1. Micro-payments – Among the most revolutionary changes in the coming months—not years—is the use of micro-payment systems from a variety of financial firms, e.g., Paypal, Visa, WesternUnion, among others, including banks. This trend is facilitated by the W3C working group that approved these protocols and technical standards for the interworking. These systems will change not only how we carry money but how we value money and think about purchases. (Consider how a purchase of $4.99 feels in a mobile app store vs. at Dunkin’ Donuts.) Payment systems that make it easier to buy online, coupled with mobile technologies will accelerate the usage of global e-commerce applications.
2. Mobile technologies – More people access the Internet on their mobile devices than on any other device. We are rapidly approaching the time (if we are not already there) where designs must be created for the mobile Web first, and for the desktop second. Mobile technologies facilitate comparison shopping; with the advent of barcode reader apps and price-comparison databases, a consumer could snap a bar code in Walmart and quickly reference product reviews and prices on walmart.com (or compare prices with Walmart competitors). Mobile technologies also facilitate impulse buys – especially with the advent of micro-payments tied to the mobile device. Just recently, Starbucks customers can not only place an order with their Smartphone, but also make a purchase.
3. Social media – As Facebook has become the most visited site on the Web, the role of social media, including Facebook and its local clones such as Twitter, is increasingly important. Social media sites increasingly act as points of entry to e-commerce sites, and vice versa, as e-commerce sites build rating, loyalty and referral systems tied to social media. Group buying (e.g., Groupon) is also gaining mainstream ground, with many “deal of the day” sites competing for an increasingly savvy consumer base, but improvements lie ahead as the social aspects and user experience are refined.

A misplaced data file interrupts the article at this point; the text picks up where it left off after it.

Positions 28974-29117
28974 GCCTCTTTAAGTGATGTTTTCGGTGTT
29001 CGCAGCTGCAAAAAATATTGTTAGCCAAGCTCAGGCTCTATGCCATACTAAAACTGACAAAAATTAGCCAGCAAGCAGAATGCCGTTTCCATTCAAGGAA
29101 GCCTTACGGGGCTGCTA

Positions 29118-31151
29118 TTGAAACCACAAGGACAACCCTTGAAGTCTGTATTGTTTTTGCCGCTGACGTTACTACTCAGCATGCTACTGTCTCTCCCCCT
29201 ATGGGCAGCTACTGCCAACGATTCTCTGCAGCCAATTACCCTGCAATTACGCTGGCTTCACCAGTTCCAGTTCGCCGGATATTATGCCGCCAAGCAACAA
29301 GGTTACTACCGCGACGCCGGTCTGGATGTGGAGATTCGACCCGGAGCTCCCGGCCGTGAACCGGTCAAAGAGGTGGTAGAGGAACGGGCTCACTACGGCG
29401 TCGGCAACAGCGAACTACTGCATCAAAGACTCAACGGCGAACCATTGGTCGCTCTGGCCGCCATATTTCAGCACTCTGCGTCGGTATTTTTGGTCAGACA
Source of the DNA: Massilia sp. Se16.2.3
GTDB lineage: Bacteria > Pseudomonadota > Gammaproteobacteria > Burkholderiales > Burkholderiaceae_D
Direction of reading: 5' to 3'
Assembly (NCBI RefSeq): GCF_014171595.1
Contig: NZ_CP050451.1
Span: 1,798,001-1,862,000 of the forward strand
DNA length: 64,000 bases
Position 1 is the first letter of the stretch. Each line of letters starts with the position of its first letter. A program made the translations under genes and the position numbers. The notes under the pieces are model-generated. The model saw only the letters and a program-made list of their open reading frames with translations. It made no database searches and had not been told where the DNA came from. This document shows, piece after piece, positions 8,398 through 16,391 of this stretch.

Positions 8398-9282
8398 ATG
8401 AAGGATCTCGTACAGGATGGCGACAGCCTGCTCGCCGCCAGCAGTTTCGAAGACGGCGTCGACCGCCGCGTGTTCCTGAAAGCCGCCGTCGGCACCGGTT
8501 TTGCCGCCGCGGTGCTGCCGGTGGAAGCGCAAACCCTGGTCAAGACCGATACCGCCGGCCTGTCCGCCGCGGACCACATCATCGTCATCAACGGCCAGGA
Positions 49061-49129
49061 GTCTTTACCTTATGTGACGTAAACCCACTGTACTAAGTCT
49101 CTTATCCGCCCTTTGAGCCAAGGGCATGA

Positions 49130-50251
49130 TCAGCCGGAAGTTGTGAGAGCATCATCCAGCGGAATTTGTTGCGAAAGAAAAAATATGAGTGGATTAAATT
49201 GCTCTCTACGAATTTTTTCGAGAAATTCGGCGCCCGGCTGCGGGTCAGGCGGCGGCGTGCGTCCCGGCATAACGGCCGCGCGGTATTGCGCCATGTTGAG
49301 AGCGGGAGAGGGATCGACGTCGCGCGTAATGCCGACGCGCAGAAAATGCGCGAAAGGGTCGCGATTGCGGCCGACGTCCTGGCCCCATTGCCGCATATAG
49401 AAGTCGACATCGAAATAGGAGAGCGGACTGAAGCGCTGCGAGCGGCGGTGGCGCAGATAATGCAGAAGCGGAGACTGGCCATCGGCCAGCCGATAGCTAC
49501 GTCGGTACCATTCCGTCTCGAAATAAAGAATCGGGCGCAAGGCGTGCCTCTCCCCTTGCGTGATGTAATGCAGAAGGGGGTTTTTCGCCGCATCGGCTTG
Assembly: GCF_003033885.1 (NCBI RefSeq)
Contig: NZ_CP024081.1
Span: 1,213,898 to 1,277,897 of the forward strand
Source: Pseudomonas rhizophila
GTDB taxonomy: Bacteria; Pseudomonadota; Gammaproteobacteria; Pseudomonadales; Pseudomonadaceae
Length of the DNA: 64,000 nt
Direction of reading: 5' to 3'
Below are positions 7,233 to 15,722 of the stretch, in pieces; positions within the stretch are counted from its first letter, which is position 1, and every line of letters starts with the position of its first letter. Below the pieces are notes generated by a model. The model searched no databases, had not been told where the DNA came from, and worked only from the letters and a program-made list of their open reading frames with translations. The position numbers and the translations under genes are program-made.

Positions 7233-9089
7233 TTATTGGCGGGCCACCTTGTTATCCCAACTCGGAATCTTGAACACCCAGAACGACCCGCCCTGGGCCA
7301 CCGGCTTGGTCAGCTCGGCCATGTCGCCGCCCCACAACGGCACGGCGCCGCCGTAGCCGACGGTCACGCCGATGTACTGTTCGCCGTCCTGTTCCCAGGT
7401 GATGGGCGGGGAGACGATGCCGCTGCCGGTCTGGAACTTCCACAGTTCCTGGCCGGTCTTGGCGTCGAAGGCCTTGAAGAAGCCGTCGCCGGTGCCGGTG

4. Fulfillment options – I believe that users will want to have multiple fulfillments and return options when interacting with a vendor: ship to address, courier, pick-up in store, return to store, etc. Having many fulfillment options is how customers view their overall customer experience. Some companies have made a business proposition online by being exceptional in service to the online channel (e.g., Zappos).
5. Global availability – Increasingly, consumers want the availability to buy products from foreign sites and have them delivered locally. Thus, currency and customs will be of growing concern to many online retailers. Along with this, there will be concerns with local privacy laws and restrictions on related data collection and storage.
6. Localization – While the trend is to globalize, what’s often more important is to localize. User Centric’s research clearly shows that sites that ‘feel’ local – with proper imagery, language, time/date, weights/measures, currency, etc. – resonate far more than sites that seem culturally distant or sterile.
7. Customizability – Consumers want control, and want to be able to design the details of the items they purchase.
8. Time-based availability – Some of the hottest and most successful sites are those that have a time-critical response component. Sites like Groupon, Gilt and others capitalize on the perception of limited-time availability. Creating a sense of urgency drives traffic and purchase behavior.